He said “You look like a fine upstanding young man, I think you’ll do”
So I took off my hat, I said “Imagine that. Huh! Me workin’ for you!”


Whoa-oh-ohSign, sign, everywhere a sign
Blockin’ out the scenery, breakin’ my mind
Do this, don’t do that, can’t you read the sign?

And the sign said anybody caught trespassin’ would be shot on sight
So I jumped on the fence and-a yelled at the house
“Hey! What gives you the right?”
“To put up a fence to keep me out or to keep mother nature in”
“If God was here he’d tell you to your face, man, you’re some kinda sinner”

Sign, sign, everywhere a sign
Blockin’ out the scenery, breakin’ my mind…

2. PIECE OF MY HEART – JANIS JOPLIN

There is nothing I can say about Janis Joplin that would describe her better than the excerpt below. It was written for the campus newspaper of the University of Texas in 1962 – well before she became famous – and called “She Cares to be Different”.

The article began, “She goes barefooted when she feels like it, wears Levis to class because they’re more comfortable, and carries her autoharp with her everywhere she goes so that in case she gets the urge to break into song, it will be handy. Her name is Janis Joplin.

Today marks the 50th anniversary of the death of Janis Joplin and in her honour, here is one of my favourites by Joplin: Piece of My Heart.

LYRICS – PIECE OF MY HEART

Oh, come on, come on, come on, come on

Didn’t I make you feel like you were the only man?
Yeah, And didn’t I give you nearly everything that a woman possibly can?
Honey, you know I did
And each time I tell myself that I, well I think I’ve had enough
But I’m gonna show you, baby, that a woman can be tough

I want you to come on, come on, come on, come on and take it
Take another little piece of my heart now, baby (whoa, break it)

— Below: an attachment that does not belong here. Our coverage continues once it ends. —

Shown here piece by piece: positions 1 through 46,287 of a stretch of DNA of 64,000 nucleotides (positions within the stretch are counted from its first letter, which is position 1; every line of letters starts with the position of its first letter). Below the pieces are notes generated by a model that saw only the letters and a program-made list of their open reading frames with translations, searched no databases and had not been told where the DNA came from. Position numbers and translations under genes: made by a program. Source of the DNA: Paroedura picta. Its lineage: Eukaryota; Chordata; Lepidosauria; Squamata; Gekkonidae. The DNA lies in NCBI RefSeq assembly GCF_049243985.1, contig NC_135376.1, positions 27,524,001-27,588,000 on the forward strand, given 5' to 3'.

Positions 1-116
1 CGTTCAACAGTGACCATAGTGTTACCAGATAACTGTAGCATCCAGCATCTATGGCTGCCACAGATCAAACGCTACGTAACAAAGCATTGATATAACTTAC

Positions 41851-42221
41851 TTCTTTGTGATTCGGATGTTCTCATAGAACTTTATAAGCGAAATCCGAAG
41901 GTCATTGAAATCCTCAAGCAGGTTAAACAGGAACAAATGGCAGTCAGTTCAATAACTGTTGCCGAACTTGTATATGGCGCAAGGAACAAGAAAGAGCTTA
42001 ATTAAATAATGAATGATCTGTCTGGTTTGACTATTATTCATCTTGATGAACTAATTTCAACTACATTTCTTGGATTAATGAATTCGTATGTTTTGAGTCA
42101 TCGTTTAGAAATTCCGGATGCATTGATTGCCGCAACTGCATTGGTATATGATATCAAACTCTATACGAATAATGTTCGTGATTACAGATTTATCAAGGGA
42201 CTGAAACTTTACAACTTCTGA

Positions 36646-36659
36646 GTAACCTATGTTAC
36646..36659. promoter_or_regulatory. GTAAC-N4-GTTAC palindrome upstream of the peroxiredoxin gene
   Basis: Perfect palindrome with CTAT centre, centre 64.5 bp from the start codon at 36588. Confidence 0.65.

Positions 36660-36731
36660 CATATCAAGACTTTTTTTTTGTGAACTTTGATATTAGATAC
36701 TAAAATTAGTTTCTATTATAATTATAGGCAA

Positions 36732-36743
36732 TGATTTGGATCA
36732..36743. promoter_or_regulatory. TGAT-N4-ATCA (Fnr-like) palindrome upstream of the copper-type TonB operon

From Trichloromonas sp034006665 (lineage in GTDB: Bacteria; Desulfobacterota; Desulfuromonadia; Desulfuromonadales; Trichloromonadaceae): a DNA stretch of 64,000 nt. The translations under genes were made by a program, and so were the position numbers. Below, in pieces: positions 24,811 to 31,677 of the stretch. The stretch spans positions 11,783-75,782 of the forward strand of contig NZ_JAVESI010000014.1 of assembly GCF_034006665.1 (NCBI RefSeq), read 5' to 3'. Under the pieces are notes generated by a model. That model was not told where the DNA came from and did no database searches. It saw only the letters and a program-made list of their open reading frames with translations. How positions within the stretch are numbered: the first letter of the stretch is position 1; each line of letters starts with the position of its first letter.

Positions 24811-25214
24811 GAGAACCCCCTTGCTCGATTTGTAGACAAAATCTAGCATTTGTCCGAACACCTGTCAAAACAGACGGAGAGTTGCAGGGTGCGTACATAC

Break another little bit of my heart now, darling, yeah, yeah, yeah (whoa, have a)
Have another little piece of my heart now, baby
You know you got it if it makes you feel good
Oh, yes indeed

You’re out on the streets looking good
And baby, deep down in your heart, I guess you know that it ain’t right
Never, never, never, never, never, never hear me when I cry at night
Babe, and I cry all the time
But each time I tell myself that I, well I can’t stand the pain
But when you hold me in your arms, I’ll sing it once again

I said come on, come on, come on, come on and take it
Take another little piece of my heart now, baby
Break another little bit of my heart now, darling, yeah
Have another little piece of my heart now, baby
Well, you know you got it, child, if it makes you feel good

I need you to come on, come on, come on, come on and take it
Take another little piece of my heart now, baby (whoa, break it)
Break another little bit of my heart, now darling, yeah, c’mon now (whoa, have a)
Have another little piece of my heart now, baby
You know you got it, whoa

Take it
Take another little piece of my heart now, baby (whoa, break it)
Break another little bit of my heart, now darling, yeah, yeah, yeah, yeah (whoa, have a)
Have another little piece of my heart now, baby, hey
You know you got it, child, if it makes you feel

goodSource: LyricFindSongwriters: Jerry Ragovoy / Bert Berns / Jerry RagavoyPiece Of My Heart lyrics © Sony/ATV Music Publishing LLC

Song Lyric Sunday – O Canada

I sat down at my computer today fully intending to get some writing in after reading a few of my favourite bloggers’ latest entries.  While reading, I came across the theme for this week’s Song Lyric Sunday – a song by a Canadian artist or group. Well, as a Canadian,  I couldn’t resist taking part!

But how to narrow down all the great Canadian music to one song?  There’s Heart with sisters Anne & Nancy Wilson. The Wainrights, including Rufus, his sister Martha and the duo made up of their late mother Kate and her sister Anna McGarrigle.  There’s Blue Rodeo, Bryan Adams, Steppenwolf of “Born to be Wild and “Magic Carpet” fame. But I surprised myself by choosing a song by Joni Mitchell.

I wasn’t a fan of hers in her early days. There’s no denying she’s talented in so many ways, but her voice just wasn’t that pleasing to me. But in 2000, she re-recorded “Both Sides Now”, a song she wrote and first recorded in 1969 but that was popularized by Judy Collins. Her voice in this later version has a huskier, mature quality that is simply beautiful.  If you are a fan of the movie “Love Actually”, you are probably familiar with this version.  So here, for your listening pleasure, are both the 2000 and original 1969 recordings of Both Sides Now by Joni Mitchell.

BOTH SIDES NOW

And here’s a bonus track by Canadian band, Blue Rodeo!